When you own a B&B, people will sometimes want special treatment. Not all the time, but sometimes. And usually, that's fine. B&B's are there to give that personal touch, to make exceptions, to treat everyone as special.
Sometimes, though, granting that request is just, well, it's just something you don't want to do.
You need a way to refuse without looking like an old crank.
That's where The Incontrovertible Third Party comes in so handy.
As in, "I would be OK with your son sleeping on the floor as a third person in a room designed for two, but if the Fire Department found out, they'd take away my licence."
Or, if you and your sweetie want a weekend away? Don't ever tell that to the person trying to book a room for that weekend. They'll tell you they'll be no problem. They'll tell you to leave a key and they'll look after themselves.
And you'll be left either looking like a misery, or giving up your one chance for some couple time in the entire year.
Instead, you are Fully Booked. They can't argue with that. No one wants to stay in a place that doesn't honour its bookings.
And how did I learn about this wonderful Third Party? Purely by accident, of course.
Way back, when Alan and I were fixing up his grandparents' house for our first B&B, we had a plumber. His name was Doug. We called him The Slug.
On any given day, at least once a day, The Slug would come into the kitchen, where I was directing operations, drop his tool belt on the counter and tell me why he couldn't go any further.
A problem had come up. He couldn't proceed until he knew what Alan wanted him to do. Alan. Who was working full-time in an office, while I acted as contractor on the project.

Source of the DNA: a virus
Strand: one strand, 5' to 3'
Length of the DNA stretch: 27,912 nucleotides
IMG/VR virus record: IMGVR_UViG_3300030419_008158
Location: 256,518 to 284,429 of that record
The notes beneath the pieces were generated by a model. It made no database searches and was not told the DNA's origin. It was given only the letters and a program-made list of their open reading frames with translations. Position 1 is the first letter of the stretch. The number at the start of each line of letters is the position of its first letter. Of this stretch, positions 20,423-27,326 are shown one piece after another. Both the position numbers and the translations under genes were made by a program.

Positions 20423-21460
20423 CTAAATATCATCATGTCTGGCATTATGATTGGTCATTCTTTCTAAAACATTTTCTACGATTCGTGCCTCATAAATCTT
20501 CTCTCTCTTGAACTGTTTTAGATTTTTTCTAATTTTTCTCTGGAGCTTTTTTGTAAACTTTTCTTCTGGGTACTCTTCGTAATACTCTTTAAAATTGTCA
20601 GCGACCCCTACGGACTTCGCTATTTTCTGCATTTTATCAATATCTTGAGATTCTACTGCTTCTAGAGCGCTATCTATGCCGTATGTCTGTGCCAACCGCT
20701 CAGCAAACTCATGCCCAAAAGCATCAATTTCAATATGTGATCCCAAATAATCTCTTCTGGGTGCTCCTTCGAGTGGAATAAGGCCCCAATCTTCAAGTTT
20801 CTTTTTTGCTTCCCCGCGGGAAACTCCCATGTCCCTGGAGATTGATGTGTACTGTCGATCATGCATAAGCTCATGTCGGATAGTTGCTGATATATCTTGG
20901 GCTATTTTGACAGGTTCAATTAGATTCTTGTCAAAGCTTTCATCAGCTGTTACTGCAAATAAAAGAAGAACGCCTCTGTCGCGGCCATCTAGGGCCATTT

Alan who hadn't cracked a single decorating or design book in his life. Alan, who didn't have a single clue how any of it should proceed and who frankly didn't care, as long as eventually it all got done.
I knew what I wanted done and it was this...
All of this I would explain patiently to The Slug, while he stared over my left shoulder and whistled tunelessly to himself.
"OK, then," he'd say when I was done. "You ask him what he wants me to do and I'll see you tomorrow."
Work was barely moving forward. Because, of course, the carpentry couldn't move ahead until the plumbing was done. And the electricians needed the carpenters to finish and...
I had a choice, and it was a bitter blow to this mid-twenties feminist, let me tell you, but it had to be done. The next time the tool belt hit the counter, I was ready.
"That's amazing!" I said, when he had explained the problem. "Alan thought that would happen and he said he'd like you to..."
Every request from then on came from my Incontrovertible Third Party, who was still shuffling paperwork, blissfully unaware that such things as stack pipes and non-potable water even existed.